cities, where a defended city is one expecting imminent invasion by enemy
forces.11
 At the start of the CBO, the cities of
Hamburg and Dresden were under no such threat and must therefore be regarded as
undefended cities.  At the time, such cities
may have only been bombed if a specific military target was the main objective of
a raid.12
 The raids performed by the USAF aimed to
‘pin point’ key targets alone,13
 adopting the industrial web approach, attempting
‘the breakdown of the industrial and economic structure of Germany
by destroying a system of objectives vital to the German war effort: primarily
the power, transportation, and oil industries.’14  The USAF intention can therefore be
considered just. However, due to the weather and air-defence threats faced by
bomber crews over Germany, in reality these targets were rarely struck
accurately.15  Although the intention of the US approach may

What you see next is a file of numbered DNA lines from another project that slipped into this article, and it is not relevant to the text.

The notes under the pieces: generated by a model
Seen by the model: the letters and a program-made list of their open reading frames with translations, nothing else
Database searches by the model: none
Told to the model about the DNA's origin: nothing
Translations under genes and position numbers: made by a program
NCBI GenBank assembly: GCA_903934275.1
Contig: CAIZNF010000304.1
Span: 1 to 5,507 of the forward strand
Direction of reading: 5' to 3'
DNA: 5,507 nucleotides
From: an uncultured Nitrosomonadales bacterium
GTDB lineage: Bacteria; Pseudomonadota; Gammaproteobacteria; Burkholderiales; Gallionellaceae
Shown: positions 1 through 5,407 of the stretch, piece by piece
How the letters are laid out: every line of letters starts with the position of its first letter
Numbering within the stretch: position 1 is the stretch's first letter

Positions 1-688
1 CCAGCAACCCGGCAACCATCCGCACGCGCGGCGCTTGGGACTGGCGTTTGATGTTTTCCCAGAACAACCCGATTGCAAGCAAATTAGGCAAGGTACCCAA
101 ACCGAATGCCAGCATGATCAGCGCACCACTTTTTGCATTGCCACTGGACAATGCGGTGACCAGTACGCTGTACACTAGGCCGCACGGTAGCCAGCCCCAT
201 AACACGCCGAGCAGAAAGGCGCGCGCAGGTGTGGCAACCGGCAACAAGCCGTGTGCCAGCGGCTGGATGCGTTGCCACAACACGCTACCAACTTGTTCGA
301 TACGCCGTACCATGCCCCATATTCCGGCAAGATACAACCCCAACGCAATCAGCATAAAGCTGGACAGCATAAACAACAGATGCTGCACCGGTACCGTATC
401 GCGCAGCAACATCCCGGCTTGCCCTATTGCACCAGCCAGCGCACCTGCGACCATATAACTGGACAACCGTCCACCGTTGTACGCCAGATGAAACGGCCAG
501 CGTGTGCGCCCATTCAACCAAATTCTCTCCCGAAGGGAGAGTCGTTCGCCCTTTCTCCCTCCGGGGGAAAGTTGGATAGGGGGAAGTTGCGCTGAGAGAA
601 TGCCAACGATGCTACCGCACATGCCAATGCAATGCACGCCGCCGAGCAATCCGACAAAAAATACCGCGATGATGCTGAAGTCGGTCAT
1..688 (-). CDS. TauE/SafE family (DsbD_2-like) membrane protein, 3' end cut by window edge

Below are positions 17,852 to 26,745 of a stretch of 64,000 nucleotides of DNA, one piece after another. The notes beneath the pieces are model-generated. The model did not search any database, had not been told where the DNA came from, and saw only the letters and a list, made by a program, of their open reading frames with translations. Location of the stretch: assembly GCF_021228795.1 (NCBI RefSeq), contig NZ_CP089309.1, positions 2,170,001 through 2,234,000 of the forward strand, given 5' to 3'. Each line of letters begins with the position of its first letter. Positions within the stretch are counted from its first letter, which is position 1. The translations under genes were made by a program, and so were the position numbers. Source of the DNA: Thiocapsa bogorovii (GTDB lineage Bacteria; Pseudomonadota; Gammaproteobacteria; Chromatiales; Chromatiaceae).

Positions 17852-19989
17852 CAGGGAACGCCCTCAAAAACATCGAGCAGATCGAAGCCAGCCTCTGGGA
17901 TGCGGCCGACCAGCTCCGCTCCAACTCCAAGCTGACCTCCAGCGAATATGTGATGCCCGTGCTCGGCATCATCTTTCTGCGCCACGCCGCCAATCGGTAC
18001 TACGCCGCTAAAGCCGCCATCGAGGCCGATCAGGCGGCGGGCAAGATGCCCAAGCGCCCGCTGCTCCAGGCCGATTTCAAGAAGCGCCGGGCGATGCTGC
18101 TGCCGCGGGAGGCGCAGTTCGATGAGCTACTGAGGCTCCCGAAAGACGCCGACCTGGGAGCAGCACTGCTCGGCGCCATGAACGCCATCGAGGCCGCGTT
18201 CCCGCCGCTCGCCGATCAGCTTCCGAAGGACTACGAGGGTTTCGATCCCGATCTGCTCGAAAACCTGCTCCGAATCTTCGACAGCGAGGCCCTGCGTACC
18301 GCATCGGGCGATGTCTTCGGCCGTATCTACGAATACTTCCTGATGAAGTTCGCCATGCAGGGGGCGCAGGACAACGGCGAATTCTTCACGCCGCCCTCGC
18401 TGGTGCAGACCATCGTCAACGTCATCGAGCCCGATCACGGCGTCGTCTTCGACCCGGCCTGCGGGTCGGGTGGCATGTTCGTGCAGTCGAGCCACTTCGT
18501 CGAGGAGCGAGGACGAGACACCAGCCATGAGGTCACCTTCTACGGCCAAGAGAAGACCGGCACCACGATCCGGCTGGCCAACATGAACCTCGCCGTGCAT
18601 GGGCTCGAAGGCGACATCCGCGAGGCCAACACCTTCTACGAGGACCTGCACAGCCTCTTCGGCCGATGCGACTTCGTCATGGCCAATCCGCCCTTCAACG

have been just, what must instead be judged is the indiscriminate reality of
the approach.  This cannot therefore be
considered just in the context of discrimination.  In contrast, RAF Bomber command showed no such
intention. Although the raids by the RAF did succeed in destroying key military
objectives as discussed previously, the main aims of these attacks were to
de-house and destroy the will of the German population, a perception of the
Casablanca Conference similar to the ideology of Trenchard. The indiscriminate
nature of the RAF bombing campaign was highlighted by a memorandum from Chief